Peppermint Tulip

Tulip clusiana

April 27, 1952
On this day, The Knoxville News-Sentinel published a little article about a short, six-petaled, cherry-red, and white species tulip, known as Tulip clusiana - commonly called the Persian Tulip or the Peppermint Tulip.

“Pretty and charming is Tulip clusiana, named for the great botanist Clusius, who is said to have grown it in his garden in Flanders. It is known to have been cultivated for more than 300 years. 
Louise Beebe Wilder says of it, 
“Clusius reported that it was sent to Florence in 1606 with the statement that it had come from Persia. 
Parkinson knew it as the early Persian tulip. 
Sir Daniel Hall says it is now apparently wild from Chitral (“Ch-eh-trull”) (in Pakistan) to Spain... 
Reginald Farrer says it is frequently found in old olive orchards about Cannes (“Can”)” 
[Now the] buds are long, slender, and pointed with broad streaks of rose-red up the backs of the white petals. Because of this effect, it is sometimes called the radish tulip. Other names are candy tulip and lady tulip.”

Clusiana tulips open with the sun and close at night.  

Nathaniel Bagshaw Ward

So why would Smith (a doctor fighting the window tax) reach out to a plant guy like Ward?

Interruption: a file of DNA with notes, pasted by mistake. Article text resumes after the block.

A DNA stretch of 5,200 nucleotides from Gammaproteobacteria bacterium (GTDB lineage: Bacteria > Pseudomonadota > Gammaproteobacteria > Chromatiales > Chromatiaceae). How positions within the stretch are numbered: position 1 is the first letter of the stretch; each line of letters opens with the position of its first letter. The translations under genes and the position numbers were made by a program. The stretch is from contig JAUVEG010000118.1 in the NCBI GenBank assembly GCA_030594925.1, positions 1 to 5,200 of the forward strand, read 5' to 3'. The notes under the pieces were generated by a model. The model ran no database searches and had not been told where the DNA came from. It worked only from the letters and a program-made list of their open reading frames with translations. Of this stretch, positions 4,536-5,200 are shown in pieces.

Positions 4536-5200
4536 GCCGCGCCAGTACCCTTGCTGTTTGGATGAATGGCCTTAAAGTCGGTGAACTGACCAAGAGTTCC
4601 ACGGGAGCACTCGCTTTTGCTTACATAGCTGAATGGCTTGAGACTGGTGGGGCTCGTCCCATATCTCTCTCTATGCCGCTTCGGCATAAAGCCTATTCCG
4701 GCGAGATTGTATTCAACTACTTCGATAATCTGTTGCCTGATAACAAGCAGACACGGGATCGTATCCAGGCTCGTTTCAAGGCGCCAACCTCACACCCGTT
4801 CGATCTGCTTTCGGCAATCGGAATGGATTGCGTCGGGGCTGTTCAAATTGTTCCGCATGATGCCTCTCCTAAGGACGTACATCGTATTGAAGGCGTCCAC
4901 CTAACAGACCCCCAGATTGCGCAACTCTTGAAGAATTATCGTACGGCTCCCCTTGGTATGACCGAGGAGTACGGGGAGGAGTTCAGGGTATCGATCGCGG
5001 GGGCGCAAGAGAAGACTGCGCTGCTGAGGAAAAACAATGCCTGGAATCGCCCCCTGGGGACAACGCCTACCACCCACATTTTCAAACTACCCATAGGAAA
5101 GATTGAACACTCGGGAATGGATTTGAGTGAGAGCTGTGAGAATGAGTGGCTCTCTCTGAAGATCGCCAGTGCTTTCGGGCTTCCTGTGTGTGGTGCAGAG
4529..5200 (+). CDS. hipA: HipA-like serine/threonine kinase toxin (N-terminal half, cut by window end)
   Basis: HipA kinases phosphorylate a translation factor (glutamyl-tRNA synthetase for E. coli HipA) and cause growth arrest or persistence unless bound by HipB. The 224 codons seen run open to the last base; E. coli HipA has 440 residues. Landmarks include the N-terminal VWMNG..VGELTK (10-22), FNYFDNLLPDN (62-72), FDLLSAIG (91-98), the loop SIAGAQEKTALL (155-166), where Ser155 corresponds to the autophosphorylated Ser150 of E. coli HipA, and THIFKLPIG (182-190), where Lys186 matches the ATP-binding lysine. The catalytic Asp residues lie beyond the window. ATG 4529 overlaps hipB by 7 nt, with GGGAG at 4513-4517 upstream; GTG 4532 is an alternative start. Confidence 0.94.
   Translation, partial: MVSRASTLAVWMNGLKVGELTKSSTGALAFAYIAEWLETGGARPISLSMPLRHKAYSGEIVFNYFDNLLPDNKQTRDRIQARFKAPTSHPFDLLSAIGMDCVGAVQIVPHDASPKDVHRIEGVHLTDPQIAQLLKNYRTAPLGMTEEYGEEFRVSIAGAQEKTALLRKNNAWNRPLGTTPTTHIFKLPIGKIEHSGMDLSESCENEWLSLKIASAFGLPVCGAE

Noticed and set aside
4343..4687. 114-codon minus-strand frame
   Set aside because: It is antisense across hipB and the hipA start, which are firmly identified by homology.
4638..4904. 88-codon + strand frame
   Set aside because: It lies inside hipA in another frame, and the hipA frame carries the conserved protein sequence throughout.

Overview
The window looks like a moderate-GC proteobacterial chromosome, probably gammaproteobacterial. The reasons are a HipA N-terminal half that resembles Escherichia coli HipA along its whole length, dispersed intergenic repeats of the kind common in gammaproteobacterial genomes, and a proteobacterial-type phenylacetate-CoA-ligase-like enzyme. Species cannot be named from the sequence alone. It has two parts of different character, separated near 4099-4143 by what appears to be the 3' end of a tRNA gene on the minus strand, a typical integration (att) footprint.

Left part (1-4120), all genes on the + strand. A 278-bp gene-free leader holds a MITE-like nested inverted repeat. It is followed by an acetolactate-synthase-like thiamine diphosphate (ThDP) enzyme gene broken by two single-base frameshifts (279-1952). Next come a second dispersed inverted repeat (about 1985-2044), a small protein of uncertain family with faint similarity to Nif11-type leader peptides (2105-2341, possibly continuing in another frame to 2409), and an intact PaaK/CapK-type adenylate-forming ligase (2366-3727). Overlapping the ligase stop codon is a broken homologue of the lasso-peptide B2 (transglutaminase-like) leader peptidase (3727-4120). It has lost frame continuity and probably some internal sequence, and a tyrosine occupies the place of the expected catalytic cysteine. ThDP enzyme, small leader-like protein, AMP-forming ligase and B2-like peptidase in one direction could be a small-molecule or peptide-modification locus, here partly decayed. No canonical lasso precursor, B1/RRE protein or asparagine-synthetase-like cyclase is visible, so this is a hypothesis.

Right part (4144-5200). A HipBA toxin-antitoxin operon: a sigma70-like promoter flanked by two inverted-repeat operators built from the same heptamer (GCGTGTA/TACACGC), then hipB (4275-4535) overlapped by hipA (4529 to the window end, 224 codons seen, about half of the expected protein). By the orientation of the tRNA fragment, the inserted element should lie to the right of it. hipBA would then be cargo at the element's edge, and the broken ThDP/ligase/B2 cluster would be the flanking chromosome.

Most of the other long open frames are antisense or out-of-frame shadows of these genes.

Well... it just so happened that Ward conducting experiments on the influence of light on plants and animals.Ward showed that light acted,"chemically on the blood of animals, and also on the sap of plants." Essentially, Ward was proving Smith's point: light was vital to health.

Ward shared a story of how he had once grown two identical geraniums in different conditions - one in the light and the other in darkness.  The geranium grown in dark, was stunted and sickly. It had a skinny thread-like stem and it was studded with pathetic excuses for leaves (that were no bigger than the head a pinhead). Smith realized that plants were enjoying better living conditions than the people. Like plants, people need light.

The Letter

Here's Smith's to-the-point note to Nathaniel Ward:

My Dear Sir,

If you should have recently made any additional observations on the influence of light in health or disease, I should be glad if you would favor me with it, as it may just now, perhaps, be turned to account with reference to the Repeal of the Window Duties.

I am very faithfully yours,

Southwood Smith

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